Beware the Results of Arab Democracy

(Ha'aretz) Tony Karon - Nobody wants to confront the obvious about what long-denied Arab electorates will choose if given the opportunity to vote. While we should all hail the fact that people are voting, the tendency in Washington is to ignore what they're actually voting for. Hizballah is the single largest party in Lebanon's parliament, representing the bulk of a Shi'ite community that constitutes nearly one-half of Lebanon's population, and its overwhelming priority is to stop Pax Americana replacing Pax Syriana. In Iraq, the U.S.-backed candidate, Iyad Allawi, won only 14% of the seats in the National Assembly. A 53% majority of seats went to Shi'ite Islamists with historic ties to Iran, and some 42% of the eligible electorate stayed away from the polls. Mubarak's greatest challenge, if Egypt were a genuine democracy, wouldn't come from the liberal democrats of the Ayman Nour variety, but from the outlawed Muslim Brotherhood. The same is probably true in Syria. It's highly likely that after July's legislative elections, Abbas will be answerable to a legislature in which the combination of Hamas and the more militant element of Fatah are a majority. The idea that democracy will produce an Arab leadership more in tune with American foreign policy than those currently in power is a self-serving fantasy. It's not out of a desire to follow the U.S. example, but because of the desire to repudiate it and the self-serving local elites it has long sustained, that much of the Arab world is now demanding its democratic rights.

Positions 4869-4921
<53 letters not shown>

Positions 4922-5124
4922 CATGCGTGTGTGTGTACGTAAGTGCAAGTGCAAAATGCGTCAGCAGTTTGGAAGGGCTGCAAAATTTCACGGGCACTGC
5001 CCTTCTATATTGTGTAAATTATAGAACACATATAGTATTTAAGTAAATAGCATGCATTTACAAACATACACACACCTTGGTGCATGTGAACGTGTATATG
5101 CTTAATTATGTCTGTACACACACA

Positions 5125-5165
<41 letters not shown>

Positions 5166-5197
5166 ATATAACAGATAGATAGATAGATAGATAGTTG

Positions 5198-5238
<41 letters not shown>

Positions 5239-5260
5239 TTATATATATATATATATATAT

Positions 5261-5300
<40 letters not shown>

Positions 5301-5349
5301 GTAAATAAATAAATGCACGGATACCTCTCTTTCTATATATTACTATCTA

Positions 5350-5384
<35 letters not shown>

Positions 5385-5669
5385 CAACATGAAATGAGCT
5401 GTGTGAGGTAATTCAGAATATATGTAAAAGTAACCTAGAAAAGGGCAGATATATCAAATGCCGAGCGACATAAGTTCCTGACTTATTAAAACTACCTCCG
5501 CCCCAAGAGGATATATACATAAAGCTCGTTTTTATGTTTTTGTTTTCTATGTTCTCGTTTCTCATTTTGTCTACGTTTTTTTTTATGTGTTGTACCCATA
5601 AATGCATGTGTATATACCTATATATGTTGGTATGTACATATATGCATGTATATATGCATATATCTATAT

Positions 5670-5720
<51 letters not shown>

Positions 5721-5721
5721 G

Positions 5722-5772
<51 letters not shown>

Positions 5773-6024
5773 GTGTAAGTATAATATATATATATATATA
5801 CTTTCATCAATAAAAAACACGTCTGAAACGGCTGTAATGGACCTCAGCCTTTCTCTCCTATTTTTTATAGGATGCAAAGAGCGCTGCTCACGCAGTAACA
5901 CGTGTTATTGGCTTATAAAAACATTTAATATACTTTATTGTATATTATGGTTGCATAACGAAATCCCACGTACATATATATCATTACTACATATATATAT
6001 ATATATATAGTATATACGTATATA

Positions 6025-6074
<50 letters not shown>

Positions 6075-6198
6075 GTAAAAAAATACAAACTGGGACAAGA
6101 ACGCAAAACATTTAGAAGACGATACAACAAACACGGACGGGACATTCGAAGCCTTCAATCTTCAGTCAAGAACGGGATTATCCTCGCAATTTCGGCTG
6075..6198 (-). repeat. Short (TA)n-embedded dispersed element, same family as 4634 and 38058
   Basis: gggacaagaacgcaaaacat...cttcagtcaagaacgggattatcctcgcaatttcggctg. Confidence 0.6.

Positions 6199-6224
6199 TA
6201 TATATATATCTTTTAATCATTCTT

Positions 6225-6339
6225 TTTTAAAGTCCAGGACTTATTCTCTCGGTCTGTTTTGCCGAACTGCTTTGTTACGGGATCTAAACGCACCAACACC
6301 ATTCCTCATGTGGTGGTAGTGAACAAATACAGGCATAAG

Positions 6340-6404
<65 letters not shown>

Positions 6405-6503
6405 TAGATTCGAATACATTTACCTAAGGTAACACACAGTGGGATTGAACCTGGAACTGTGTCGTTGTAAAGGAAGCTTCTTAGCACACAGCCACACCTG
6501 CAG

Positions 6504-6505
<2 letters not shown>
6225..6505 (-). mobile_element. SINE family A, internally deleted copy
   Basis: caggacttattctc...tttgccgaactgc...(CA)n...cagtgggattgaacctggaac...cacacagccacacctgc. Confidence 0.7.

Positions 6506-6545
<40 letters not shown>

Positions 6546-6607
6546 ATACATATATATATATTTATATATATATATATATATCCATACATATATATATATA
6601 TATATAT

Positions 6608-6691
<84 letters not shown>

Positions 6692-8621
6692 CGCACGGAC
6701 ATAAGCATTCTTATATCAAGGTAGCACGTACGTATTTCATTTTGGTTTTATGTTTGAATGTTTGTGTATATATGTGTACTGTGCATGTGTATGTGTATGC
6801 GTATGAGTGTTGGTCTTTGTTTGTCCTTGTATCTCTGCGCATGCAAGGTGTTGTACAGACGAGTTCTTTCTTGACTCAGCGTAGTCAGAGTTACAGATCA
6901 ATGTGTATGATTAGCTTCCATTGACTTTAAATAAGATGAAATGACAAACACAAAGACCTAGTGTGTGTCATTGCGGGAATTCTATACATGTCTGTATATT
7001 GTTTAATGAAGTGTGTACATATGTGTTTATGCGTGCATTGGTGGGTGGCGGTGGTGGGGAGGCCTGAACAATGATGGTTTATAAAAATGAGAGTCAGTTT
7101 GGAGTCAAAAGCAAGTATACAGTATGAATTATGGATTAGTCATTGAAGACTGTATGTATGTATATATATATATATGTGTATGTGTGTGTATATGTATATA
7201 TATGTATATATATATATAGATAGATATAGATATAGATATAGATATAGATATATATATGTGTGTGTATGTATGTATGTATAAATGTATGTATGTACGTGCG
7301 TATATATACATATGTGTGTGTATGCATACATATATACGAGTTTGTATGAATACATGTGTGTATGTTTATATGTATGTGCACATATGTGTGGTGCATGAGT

2005-03-18 00:00:00

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